Thursday, February 9, 2012

Dragon Keeper

The quick and dirty:
Rating: 3 stars
Length: Long, but not a doorstop (493 pages)
Publication: June 25, 2009 from Harper Voyager
Premise: The story centers on three women of very different backgrounds: Alise, a young scholar of dragon history; Thymara, an outcast at home only in the tallest trees; and Sintara, a flightless dragon chasing after faded ancestral memories. The three of them are drawn together on a journey upriver to resettle the dragons in their lost ancestral home. For each of them, it's also a journey to find freedom and a place in the world despite the many dangers of the road.
Warnings: Emotional abuse in spades (both familial and in sexual relationships), non-graphic sexual assault
Recommendation: Try to find it on sale in mass market if you're in the mood for something slow-paced and detailed. If you're not normally enthralled with dragon books, try used bookstores, libraries, or borrowing from friends.

What keeps this one fun:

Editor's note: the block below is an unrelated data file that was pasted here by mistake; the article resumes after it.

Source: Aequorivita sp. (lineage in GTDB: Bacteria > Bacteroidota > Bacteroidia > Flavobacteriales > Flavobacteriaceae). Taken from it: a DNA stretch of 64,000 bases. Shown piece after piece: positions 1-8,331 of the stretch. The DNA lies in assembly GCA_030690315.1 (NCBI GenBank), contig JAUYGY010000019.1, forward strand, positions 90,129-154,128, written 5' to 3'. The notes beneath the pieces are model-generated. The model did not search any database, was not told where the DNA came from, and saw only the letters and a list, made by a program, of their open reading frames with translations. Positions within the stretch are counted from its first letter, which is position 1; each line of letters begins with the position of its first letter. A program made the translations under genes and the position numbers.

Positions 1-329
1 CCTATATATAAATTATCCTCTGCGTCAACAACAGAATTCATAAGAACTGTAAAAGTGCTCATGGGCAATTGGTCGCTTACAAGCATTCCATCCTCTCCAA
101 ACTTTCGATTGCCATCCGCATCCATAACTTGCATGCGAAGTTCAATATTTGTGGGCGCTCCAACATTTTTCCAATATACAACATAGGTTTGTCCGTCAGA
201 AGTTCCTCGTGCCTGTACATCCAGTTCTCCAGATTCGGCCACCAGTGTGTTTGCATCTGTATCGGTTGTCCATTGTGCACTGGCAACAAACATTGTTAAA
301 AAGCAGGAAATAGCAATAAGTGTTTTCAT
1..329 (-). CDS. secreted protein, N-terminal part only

Robin Hobb's worldbuilding is fascinating, pulling you into the stream of events and making you care about civilizations that lived and faded centuries ago. Seeing how the Trader city of Bingtown interacts with the rest of the world gives you a good limited-options starting point, something familiar before introducing you to liveships and the dangers of mutating if you live deep in the forest. Hobb layers the details deftly, often rooting the characters in settings familiar enough to follow but unpredictable enough to make learning how this world ticks a treat. There hasn't been any explanation for the dragon near-extinction, which is both frustrating and intriguing. I know she's written others in the same universe, but I refuse to read other trilogies just to extract the relevant backstory. The reader really shouldn't have to do outside research before picking up anything labeled "Volume/Book/Part One of the Cool New Series."